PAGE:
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Apple shuts down first-ever ransomware attack against Mac users

Apple shuts down first-ever ransomware attack against Mac users

The ransomware was seeded inside a legitimate BitTorrent application called Transmission

Image credit: US Federal Bureau of Investigation

Image credit: US Federal Bureau of Investigation

With the help of security researchers, Apple over the weekend quickly blocked a cyberattack aimed at infecting Mac users with file-encrypting malware known as ransomware.

The incident is believed to be the first Apple-focused attack using ransomware, which typically targets computers running Windows.

Victims of ransomware are asked to pay a fee, usually in bitcoin, to get access to the decryption key to recover their files.

Security company Palo Alto Networks wrote on Sunday that it found the "KeRanger" ransomware wrapped into Transmission, which is a free Mac BitTorrent client.

Transmission warned on its website that people who downloaded the 2.90 version of the client "should immediately upgrade to 2.92."

It was unclear how the attackers managed to upload a tampered version of Transmission to the application's website. But compromising legitimate applications is a commonly used method.

"It’s possible that Transmission's official website was compromised and the files were replaced by re-compiled malicious versions, but we can’t confirm how this infection occurred," Palo Alto wrote on its blog.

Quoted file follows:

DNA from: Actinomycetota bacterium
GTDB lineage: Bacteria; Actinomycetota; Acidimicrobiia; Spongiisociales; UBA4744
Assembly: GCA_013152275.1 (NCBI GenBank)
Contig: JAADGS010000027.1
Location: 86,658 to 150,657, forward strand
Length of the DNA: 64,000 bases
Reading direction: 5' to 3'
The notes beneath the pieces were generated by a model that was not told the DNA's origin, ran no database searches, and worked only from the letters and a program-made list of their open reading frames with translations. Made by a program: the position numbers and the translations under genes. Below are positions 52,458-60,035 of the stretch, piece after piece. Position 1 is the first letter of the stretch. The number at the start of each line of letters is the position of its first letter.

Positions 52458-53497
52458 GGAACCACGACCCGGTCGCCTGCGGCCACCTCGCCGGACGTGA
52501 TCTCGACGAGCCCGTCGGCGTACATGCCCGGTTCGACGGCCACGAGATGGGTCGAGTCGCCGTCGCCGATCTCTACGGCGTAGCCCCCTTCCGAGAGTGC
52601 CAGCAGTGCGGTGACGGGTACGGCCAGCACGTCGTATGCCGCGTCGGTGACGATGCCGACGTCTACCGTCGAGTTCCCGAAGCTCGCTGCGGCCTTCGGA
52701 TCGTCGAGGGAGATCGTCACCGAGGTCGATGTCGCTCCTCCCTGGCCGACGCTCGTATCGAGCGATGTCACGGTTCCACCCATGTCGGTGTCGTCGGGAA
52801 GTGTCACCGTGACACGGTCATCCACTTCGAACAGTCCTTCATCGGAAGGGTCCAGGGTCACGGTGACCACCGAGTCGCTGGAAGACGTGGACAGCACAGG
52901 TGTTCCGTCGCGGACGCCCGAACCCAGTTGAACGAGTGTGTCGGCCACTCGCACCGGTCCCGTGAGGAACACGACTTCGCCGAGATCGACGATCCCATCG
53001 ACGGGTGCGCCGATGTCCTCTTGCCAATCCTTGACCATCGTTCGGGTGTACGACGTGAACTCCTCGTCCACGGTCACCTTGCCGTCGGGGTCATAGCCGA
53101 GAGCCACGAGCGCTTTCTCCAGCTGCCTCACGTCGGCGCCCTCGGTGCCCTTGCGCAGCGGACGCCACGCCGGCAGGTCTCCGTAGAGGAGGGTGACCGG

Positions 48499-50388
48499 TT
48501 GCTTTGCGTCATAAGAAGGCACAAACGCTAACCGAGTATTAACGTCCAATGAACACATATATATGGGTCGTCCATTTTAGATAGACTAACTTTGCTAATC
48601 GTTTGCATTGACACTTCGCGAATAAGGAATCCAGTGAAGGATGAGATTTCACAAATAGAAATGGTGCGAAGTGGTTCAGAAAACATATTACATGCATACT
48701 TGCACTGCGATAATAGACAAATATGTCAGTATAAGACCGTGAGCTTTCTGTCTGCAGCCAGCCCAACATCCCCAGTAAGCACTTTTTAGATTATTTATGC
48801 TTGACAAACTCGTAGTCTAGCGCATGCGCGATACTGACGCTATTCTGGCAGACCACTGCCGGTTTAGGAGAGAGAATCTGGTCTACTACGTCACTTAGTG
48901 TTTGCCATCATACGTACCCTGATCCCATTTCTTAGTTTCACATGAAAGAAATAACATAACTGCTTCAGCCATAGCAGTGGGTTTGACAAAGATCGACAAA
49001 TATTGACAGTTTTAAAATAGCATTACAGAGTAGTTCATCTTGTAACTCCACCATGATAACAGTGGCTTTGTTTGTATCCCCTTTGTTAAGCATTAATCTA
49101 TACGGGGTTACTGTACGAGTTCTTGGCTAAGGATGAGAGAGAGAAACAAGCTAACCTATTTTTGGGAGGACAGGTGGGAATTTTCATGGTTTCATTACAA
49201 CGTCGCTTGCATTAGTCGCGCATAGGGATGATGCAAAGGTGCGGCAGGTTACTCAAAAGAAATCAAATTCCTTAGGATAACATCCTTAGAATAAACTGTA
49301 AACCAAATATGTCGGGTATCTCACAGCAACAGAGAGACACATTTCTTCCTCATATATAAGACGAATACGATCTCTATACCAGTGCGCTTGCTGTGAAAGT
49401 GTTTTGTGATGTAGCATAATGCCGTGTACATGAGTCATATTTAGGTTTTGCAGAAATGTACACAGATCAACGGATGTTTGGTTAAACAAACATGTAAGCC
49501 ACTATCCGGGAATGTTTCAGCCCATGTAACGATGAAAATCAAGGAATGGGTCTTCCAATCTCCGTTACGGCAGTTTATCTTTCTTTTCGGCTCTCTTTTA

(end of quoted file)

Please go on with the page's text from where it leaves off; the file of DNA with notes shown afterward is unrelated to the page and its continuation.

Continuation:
The tainted Transmission version was signed with a legitimate Apple developer's certificate. If a Mac user's security settings are set to allow downloads from identified Apple developers, the person may not see a warning from Apple's GateKeeper that the application could be dangerous.

Apple revoked the certificate after being notified on Friday, Palo Alto wrote. The company has also updated its XProtect antivirus engine.

After it is installed on a system, KeRanger waits three days before connecting to a remote command-and-control server using the Tor system. It is coded to encrypt more than 300 types of files.

The ransom is 1 bitcoin, or about US$404.

There are few defenses against ransomware. Antivirus programs often do not catch it since the attackers frequently make modifications to fool security software. The best method is to ensure files are regularly backed up and that the backup system is isolated in a way to protect it from being infected as well.

Disturbingly, KeRanger appears to also try to encrypt files on Apple's Time Machine, its consumer backup drive, Palo Alto wrote.

Ransomware schemes have been around for more than a decade, but over the last few years have spiked.

At first the attacks struck consumer computers, with the aim of extracting a few hundred dollars. But it appears attackers are targeting companies and organizations that may pay a much larger ransom to avoid disruption.

Last month, a Los Angeles hospital said it paid a $17,000 ransom after saying it was the quickest, most effective way to restore its systems. The ransomware had affected it electronic medical records.

Although Apple's share of the desktop computing market is much lower than Windows, cyberattackers have been showing increasing interest in it. But so far, ransomware hasn't been a problem, although some researchers have created proof-of-concept file-encrypting malware for Macs.

Last November, Brazilian security researcher Rafael Salema Marques published a video showing how he coded ransomware for Mac in a couple of a days. He didn't release the source code.

Also, OS X security expert Pedro Vilaca posted proof-of-concept code on GitHub for Mac ransomware he wrote, another experiment showing how simple it would be for attackers to target the platform.


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